Eczema at Its Worst
"When Cazz was actually born, when he came out, he had blisters all over his body," said parent Karen Trisby.
Since then, Cazz developed head-to-toe flareups so severe, it's landed him in the hospital half a dozen times.
"So, it's a problem where the skin is sort of hyper sensitive," said Lawrence Eichenfield, dermatologist. "It causes, burning, itching, rashes and secondary infection."
About 20 percent of U.S. children get eczema, but most are not as severe as Cazz's. The cause of the condition is unknown, but allergies seem to trigger the eruption.
"If someone has on perfume that triggers it, or at school, and someone has lotion, everything triggers his eczema," said Karen Trisby. "He doesn't sleep at night because he's up scratching."
Treatment at the Eczema Center helps, but his mother hopes for more.
"I'm hoping he grows out of it. I'm hoping they come up with something," she said.
Adults can get eczema, though usually they get a more mild case and it tends to be linked to stress.
Reported by Peggy Pico, NBC news.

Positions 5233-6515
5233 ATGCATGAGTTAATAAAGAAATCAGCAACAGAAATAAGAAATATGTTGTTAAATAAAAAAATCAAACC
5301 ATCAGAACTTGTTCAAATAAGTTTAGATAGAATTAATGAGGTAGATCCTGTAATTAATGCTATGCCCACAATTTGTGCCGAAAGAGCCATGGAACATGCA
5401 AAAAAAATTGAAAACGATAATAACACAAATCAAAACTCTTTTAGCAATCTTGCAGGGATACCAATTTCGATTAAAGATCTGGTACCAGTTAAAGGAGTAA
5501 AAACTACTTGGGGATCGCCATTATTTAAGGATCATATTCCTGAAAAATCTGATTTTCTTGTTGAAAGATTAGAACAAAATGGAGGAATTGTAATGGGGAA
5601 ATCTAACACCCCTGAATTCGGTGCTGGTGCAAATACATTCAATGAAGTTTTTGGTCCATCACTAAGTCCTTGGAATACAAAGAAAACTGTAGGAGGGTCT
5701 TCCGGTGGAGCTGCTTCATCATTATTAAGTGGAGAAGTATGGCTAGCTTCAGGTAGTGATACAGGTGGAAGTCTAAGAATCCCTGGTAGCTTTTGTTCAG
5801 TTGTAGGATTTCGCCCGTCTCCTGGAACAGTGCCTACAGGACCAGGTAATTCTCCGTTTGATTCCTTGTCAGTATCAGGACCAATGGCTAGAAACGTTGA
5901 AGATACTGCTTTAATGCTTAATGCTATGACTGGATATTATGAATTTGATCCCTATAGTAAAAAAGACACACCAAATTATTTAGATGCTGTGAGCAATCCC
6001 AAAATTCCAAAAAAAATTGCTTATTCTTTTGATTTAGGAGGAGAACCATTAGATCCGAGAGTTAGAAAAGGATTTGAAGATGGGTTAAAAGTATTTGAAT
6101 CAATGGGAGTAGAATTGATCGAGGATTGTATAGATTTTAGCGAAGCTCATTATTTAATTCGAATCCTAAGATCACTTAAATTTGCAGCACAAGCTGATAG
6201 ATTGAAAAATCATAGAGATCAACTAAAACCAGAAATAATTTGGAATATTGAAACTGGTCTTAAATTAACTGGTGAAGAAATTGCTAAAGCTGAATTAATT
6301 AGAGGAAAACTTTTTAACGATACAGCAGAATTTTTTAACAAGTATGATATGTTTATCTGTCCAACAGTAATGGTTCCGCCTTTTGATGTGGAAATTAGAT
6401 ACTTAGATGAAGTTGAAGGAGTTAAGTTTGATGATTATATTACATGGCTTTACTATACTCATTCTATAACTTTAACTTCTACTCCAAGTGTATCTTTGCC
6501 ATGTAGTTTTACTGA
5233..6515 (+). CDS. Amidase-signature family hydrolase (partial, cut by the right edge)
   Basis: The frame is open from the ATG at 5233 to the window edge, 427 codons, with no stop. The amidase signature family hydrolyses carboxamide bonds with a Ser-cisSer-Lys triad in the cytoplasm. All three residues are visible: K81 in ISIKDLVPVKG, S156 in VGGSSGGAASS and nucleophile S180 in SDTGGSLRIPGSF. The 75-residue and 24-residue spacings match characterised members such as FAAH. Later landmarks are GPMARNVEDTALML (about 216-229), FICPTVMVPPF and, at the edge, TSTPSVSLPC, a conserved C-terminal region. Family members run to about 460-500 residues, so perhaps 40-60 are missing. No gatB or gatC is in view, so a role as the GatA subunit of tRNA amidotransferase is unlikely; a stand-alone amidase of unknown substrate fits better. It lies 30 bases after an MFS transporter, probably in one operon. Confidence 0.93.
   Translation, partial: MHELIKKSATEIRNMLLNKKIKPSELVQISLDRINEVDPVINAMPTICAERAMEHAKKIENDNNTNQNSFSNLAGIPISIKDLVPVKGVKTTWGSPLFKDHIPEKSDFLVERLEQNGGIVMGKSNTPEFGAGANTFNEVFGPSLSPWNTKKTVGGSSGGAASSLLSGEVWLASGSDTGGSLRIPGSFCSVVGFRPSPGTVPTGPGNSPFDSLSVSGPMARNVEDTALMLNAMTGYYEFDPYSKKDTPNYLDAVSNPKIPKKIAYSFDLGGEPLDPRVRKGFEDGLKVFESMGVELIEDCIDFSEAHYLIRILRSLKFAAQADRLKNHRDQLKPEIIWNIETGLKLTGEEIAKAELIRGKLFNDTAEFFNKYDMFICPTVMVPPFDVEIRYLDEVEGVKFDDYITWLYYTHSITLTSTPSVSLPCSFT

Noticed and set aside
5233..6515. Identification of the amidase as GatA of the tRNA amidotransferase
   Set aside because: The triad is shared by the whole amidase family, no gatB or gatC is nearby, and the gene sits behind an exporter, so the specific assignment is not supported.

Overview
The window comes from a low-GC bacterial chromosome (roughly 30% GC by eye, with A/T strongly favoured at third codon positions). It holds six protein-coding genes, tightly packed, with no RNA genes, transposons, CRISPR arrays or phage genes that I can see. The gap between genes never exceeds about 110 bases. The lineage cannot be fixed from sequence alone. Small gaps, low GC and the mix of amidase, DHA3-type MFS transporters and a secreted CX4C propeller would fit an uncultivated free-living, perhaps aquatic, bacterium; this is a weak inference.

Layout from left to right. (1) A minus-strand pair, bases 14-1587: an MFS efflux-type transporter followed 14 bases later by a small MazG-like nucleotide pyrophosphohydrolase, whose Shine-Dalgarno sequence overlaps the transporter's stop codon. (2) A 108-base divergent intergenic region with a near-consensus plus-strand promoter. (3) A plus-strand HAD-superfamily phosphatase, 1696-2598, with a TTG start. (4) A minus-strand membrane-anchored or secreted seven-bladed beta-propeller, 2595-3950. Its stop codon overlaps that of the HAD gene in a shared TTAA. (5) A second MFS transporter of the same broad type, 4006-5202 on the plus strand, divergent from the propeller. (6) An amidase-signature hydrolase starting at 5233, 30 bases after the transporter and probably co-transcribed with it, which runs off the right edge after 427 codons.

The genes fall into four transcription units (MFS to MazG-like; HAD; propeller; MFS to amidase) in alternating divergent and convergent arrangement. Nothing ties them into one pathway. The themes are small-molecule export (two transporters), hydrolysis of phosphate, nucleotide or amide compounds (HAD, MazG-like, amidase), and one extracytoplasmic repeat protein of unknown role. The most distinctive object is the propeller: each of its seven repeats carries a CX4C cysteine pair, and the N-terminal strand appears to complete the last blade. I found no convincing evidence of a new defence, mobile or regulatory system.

Obesity Linked to School Absences
School is just around the corner for many mid-Missouri kids, but a new study shows obese kids will miss more school than their peers.
The study from Temple University focused on more than 1,000 4th, 5th and 6th graders. Obese kids were absent an average of 12 days, while their peers who maintained a normal weight were absent ten days.
Researchers say they think psychological problems and diseases like diabetes may be part of the reason for more absences.
HIV Support Group Receives Grant
A St. Louis group that provides HIV care support and prevention called Project Ark was awarded a $6.7 million federal grant. The organization is one of the area's only groups that coordinates medical care and social support for kids and young adults with aids and HIV.